Then, as only a football match can, the match turned completely, and almost instantaneously. First, Nicolas Otamendi confirmed, even in his 100th match for Argentina, that he remained their weakest link, by letting French substitute Randal Kolo Muani get ahead of him and then even more foolishly bringing him down inside the box.

Kylian Mbappé, who had been so anonymous beforehand that it appeared almost laughable to consider him as Lionel Messi’s natural successor as the greatest player in the world, duly scored the penalty, and then within 90 seconds, he scored one of the finest goals ever seen in a World Cup Final (after one of the finest one-twos ever seen in any game) to make it 2-2. And from then on, the match really began.

…AND The Most Exciting Game

What followed, after nearly 80 minutes of tedium, was nearly another hour of sheer excitement, as these two tactically well-drilled teams virtually reverted to two teams of schoolchildren desperately trying to win the last match of the lunch hour before being dragged back to the classroom. In particular, Messi and Mbappé turned the ultimate team sport into a personal duel.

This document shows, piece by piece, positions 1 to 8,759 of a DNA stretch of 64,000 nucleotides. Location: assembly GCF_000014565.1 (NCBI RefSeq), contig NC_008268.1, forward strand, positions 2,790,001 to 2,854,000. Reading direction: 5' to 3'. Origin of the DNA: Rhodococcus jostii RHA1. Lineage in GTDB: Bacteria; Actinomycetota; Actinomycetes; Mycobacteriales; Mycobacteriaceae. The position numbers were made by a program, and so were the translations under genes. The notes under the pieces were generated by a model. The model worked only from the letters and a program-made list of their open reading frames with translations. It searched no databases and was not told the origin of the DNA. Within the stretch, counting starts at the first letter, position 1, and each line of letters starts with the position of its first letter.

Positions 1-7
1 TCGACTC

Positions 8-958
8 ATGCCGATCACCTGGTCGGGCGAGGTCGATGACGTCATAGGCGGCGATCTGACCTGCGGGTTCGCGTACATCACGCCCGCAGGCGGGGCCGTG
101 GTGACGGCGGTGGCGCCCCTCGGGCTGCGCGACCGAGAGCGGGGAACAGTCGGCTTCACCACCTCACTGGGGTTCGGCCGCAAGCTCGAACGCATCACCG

Even before the match entered extra time, both men nearly won it. First, it seemed that Messi would literally recreate Maradona’s match-winning genius in the 1986 World Cup Final by playing a sumptuous late pass to send a team-mate away for the winner. Then Mbappé invoked his own inner Diego (there’s one inside all the greatest players and not just Argentinian geniuses) to dribble past several defenders right at the death before being dispossessed and just before he could attempt to shoot.

A Wild Extra Time Fitting for the Greatest World Cup Final

Then in extra time, and particularly, the second half of extra time, the excitement went almost literally off the charts. First, Messi appeared to strike the decisive winning goal by finishing from close range after another superb Argentinian move. But not to be outdone, even at the very end of extra time, Mbappé first won a penalty with a shot that Argentinian sub-Gonzalo Montiel deflected away with his elbow, before coolly slotting it home to make it 3-3 to force penalties. The fact that Mbappé thus became only the second man ever to score a hat-trick in a World Cup Final, after Geoff Hurst in 1966, was almost an afterthought as the shootout began.